Meteoroid seen slamming into the moon during total lunar eclipse

Several people around the world have captured a rarely witnessed event: a meteoroid slamming into the moon.

Object likely left an impact larger than 1 metre in diameter, scientist says

During the Jan. 21 total lunar eclipse, several people captured a meteoroid, circled, hitting the moon, (Courtesy of Christian Froschlin)

Several people around the world have captured an event that is rarely witnessed: a meteoroid slamming into the moon.

The total lunar eclipse was enjoyed by people across Canada, some enduring chilly winter temperatures to catch what became known across social media as the "super blood wolf moon."

Initially, someone posted on Reddit about the potential of a lunar impact captured in one of his images. 

A lunar impact appears as a bright spot in a photograph. However, when doing astrophotography — imaging the night sky — there's always the possibility of a bad pixel in the digital camera causing the spot. But it soon became evident that others had also managed to photograph the event as others began sharing their images and video.

The impact took place at 11:41 p.m. ET Sunday

Christian Froschlin managed to capture the impact from his 15th-floor balcony in The Hague, the Netherlands.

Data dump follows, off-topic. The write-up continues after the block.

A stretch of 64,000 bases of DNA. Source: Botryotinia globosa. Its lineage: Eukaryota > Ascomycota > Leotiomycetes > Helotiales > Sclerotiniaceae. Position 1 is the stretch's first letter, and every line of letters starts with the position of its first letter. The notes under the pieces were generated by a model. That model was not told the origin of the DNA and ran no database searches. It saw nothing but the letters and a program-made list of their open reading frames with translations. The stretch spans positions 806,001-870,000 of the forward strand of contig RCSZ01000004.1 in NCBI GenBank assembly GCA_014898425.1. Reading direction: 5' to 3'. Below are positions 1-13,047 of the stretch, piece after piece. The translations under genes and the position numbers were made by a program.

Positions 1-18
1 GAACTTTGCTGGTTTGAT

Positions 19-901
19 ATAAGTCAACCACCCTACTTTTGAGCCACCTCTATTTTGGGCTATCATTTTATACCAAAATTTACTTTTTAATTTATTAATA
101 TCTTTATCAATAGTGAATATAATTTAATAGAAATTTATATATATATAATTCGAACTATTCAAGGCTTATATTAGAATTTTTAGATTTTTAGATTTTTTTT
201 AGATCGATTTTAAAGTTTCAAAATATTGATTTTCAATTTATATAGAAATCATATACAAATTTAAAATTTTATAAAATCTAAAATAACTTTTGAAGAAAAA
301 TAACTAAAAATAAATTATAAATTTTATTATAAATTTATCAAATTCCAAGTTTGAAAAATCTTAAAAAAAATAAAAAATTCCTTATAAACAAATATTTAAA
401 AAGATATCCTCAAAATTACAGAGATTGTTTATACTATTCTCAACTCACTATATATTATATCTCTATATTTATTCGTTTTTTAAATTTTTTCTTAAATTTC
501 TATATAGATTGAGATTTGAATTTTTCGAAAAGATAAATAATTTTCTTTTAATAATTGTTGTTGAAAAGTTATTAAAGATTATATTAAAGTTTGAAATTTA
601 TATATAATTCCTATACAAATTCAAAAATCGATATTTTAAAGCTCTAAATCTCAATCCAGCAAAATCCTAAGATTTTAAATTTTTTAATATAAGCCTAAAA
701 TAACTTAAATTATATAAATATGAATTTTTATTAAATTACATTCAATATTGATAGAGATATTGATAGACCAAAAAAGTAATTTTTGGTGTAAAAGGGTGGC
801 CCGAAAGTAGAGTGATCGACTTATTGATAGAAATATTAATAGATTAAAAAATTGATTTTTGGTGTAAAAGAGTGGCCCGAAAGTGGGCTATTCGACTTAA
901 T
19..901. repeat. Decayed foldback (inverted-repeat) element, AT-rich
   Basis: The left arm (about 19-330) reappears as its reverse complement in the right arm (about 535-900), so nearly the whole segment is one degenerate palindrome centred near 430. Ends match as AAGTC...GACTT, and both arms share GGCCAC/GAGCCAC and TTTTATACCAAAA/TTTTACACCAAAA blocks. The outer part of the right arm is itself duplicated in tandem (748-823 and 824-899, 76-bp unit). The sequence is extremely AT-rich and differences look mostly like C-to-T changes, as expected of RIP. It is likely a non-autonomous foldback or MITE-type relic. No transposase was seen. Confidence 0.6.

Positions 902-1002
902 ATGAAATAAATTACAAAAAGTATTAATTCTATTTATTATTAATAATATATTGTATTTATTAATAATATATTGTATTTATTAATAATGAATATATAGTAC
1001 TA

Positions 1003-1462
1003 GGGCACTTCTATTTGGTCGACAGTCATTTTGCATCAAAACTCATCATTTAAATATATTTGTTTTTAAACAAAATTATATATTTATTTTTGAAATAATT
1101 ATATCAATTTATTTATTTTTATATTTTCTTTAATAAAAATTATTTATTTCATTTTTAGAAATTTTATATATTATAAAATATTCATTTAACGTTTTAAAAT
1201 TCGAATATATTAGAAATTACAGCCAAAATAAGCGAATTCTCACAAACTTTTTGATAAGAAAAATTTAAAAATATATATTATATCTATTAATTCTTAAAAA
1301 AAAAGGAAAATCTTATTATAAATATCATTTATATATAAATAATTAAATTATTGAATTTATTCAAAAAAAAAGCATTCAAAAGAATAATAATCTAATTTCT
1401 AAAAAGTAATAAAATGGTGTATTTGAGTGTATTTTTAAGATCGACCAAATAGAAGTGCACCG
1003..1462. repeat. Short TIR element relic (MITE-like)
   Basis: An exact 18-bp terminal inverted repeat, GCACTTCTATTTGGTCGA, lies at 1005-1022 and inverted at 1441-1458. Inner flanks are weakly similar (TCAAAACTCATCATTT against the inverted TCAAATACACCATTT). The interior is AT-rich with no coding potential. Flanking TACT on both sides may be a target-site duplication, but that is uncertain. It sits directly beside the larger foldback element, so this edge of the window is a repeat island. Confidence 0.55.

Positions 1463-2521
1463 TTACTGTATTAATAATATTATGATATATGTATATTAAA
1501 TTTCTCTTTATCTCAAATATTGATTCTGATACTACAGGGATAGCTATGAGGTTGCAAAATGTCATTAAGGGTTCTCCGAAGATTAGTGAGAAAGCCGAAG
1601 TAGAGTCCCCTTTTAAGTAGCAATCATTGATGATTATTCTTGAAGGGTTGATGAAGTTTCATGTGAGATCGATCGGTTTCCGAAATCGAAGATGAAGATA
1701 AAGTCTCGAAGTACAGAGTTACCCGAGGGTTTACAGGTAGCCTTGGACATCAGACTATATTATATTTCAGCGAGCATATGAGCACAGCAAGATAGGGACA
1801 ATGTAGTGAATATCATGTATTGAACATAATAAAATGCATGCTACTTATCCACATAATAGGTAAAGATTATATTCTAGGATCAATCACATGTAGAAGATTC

"I didn't see it either visually or on screen. I was busy recording the entire thing from start to finish," Froschlin said. "Once I saw there was an impact candidate I looked in my own data and found it at the predicted time and location."

There is a lot of leftover debris from the formation of our solar system. Much of it is grain-sized, what we see burn up in our atmosphere as meteors. Larger ones can sometimes reach the ground, and they are then called meteorites. There are also asteroids, which are much larger, some hundreds of kilometres in diameter. 

But because the moon lacks any significant atmosphere, the larger bits of debris slam into it violently. These types of impacts are responsible for the craters on the lunar surface. 

Justin Cowart, a PhD candidate and Martian geologist at Stony Brook University in New York, estimates the object was several metres across and could have created an impact crater of several meters or larger in diameter. 

However, more data is needed to confirm that, and NASA is likely to use the Lunar Reconnaissance Orbiter to better locate the site and determine the size of the crater.


Nicole Mortillaro

Senior Reporter, Science

Nicole has an avid interest in all things science. As an amateur astronomer, Nicole can be found looking up at the night sky appreciating the marvels of our universe. She is the editor of the Journal of the Royal Astronomical Society of Canada and the author of several books.


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